September 18, 2012
Will Your New Call Center Software Come from Russia?
By Rich Steeves
TMCnet Managing Editor
Russia is known for many things: an outstanding Olympic team, premium vodka and complex literature. Right now, however, it is not really known for its call center software industry. But one software development company, Noda, is looking to change that reputation by providing comprehensive contact center solutions that go beyond the handling of incoming and outgoing calls.
Hoping to go toe-to-toe with American companies like Cisco and Avaya (News - Alert), Noda wants to take advantage on the rapid growth of the business process outsourcing industry in the Philippines. “Our unique approach for contact centers can really benefit Philippine contact centers. Our solutions can cut operational and maintenance expenses and, at the same time, enable these centers to provide high quality service,” said Andrey Zaitsev, chief executive officer at Noda. The BPO industry in the Philippines earned $11 billion, employed 638,000 people and was home to more than 700 contact centers, and is projected to grow by up to 20 percent by 2016.
Noda’s solution is customized, having been developed as an automated solution for Moscow-based contact centers that employed a staff of visually impaired agents. The solution can accommodate more than 2,500 agents at once time and has a five-nine rating in fault tolerance as well as easy integration with third-party business systems, flexible licensing and a unique user interface. It features an integrated IVR builder as well as post call IVR and provides KPU controls, creating custom reports based on analytics processing. According to Zaitsev, the solution is easy to use, cost-effective and comprehensive and is suited for both inbound and outbound campaigns.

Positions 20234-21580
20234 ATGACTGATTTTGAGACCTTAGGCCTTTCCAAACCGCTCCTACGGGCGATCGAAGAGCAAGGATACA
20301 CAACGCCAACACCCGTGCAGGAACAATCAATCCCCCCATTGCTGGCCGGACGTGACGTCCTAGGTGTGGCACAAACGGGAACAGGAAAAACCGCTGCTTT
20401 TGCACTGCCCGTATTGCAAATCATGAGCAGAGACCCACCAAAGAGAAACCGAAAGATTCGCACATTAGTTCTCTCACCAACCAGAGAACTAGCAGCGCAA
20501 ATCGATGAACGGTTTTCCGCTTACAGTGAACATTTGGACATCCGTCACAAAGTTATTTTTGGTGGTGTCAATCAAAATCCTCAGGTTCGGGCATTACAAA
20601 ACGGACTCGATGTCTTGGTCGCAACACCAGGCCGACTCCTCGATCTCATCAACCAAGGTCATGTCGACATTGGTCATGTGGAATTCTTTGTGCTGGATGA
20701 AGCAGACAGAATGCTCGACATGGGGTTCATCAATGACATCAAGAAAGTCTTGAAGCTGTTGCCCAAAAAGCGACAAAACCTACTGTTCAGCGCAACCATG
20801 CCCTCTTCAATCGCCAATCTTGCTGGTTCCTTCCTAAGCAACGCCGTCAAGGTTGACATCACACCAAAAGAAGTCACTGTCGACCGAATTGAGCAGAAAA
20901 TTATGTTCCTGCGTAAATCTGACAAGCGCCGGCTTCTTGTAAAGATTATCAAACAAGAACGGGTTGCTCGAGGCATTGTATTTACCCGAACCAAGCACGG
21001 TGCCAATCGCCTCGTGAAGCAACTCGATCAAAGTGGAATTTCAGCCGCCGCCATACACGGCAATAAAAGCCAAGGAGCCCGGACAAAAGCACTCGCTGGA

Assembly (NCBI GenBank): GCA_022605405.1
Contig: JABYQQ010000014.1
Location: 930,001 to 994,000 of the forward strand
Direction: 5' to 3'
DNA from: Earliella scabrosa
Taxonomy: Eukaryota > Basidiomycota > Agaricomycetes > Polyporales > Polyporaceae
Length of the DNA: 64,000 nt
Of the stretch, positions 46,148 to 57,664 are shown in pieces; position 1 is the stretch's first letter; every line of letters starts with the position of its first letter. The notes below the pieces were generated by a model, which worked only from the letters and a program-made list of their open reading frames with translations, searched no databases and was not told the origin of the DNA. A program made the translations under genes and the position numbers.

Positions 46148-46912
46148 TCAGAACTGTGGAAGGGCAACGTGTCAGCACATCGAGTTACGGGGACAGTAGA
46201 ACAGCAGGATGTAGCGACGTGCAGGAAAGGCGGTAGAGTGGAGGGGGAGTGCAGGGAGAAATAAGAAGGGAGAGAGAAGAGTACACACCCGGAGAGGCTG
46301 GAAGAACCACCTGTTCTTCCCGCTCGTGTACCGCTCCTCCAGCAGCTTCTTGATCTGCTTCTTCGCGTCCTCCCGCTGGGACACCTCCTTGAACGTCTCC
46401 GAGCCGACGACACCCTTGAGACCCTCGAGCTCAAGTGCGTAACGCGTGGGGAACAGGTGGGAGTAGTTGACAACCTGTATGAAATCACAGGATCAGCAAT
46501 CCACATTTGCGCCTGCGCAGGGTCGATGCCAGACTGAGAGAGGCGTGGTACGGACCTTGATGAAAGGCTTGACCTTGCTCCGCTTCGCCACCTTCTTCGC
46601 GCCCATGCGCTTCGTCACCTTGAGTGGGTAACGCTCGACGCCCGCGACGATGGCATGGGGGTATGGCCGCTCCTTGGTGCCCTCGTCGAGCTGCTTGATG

Want to learn more about the latest in communications and technology? Then be sure to attend ITEXPO West 2012, taking place Oct. 2-5, in Austin, TX. Stay in touch with everything happening at ITEXPO (News - Alert). Follow us on Twitter.
Edited by Rachel Ramsey